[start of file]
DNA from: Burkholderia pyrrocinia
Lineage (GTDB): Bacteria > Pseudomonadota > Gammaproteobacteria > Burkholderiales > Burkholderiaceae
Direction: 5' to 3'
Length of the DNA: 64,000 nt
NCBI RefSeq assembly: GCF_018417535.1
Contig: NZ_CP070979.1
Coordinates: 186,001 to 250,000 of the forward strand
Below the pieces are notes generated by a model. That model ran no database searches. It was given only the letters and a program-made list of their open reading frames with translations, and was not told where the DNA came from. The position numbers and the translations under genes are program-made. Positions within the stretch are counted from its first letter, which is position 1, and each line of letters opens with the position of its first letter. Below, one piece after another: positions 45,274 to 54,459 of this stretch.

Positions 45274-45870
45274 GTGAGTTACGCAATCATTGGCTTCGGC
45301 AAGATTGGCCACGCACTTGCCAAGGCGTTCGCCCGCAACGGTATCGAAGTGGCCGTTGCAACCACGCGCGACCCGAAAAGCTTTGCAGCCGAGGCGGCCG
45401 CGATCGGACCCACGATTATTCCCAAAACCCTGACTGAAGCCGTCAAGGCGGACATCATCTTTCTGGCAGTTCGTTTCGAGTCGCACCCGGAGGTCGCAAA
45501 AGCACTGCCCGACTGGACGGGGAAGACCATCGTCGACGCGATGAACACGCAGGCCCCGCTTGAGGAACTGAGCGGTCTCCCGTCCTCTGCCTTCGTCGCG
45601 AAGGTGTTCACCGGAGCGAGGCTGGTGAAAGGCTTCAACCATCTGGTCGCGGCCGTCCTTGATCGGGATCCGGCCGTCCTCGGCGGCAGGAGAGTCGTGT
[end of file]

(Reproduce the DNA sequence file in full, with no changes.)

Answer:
DNA from: Burkholderia pyrrocinia
Lineage (GTDB): Bacteria > Pseudomonadota > Gammaproteobacteria > Burkholderiales > Burkholderiaceae
Direction: 5' to 3'
Length of the DNA: 64,000 nt
NCBI RefSeq assembly: GCF_018417535.1
Contig: NZ_CP070979.1
Coordinates: 186,001 to 250,000 of the forward strand
Below the pieces are notes generated by a model. That model ran no database searches. It was given only the letters and a program-made list of their open reading frames with translations, and was not told where the DNA came from. The position numbers and the translations under genes are program-made. Positions within the stretch are counted from its first letter, which is position 1, and each line of letters opens with the position of its first letter. Below, one piece after another: positions 45,274 to 54,459 of this stretch.

Positions 45274-45870
45274 GTGAGTTACGCAATCATTGGCTTCGGC
45301 AAGATTGGCCACGCACTTGCCAAGGCGTTCGCCCGCAACGGTATCGAAGTGGCCGTTGCAACCACGCGCGACCCGAAAAGCTTTGCAGCCGAGGCGGCCG
45401 CGATCGGACCCACGATTATTCCCAAAACCCTGACTGAAGCCGTCAAGGCGGACATCATCTTTCTGGCAGTTCGTTTCGAGTCGCACCCGGAGGTCGCAAA
45501 AGCACTGCCCGACTGGACGGGGAAGACCATCGTCGACGCGATGAACACGCAGGCCCCGCTTGAGGAACTGAGCGGTCTCCCGTCCTCTGCCTTCGTCGCG
45601 AAGGTGTTCACCGGAGCGAGGCTGGTGAAAGGCTTCAACCATCTGGTCGCGGCCGTCCTTGATCGGGATCCGGCCGTCCTCGGCGGCAGGAGAGTCGTGT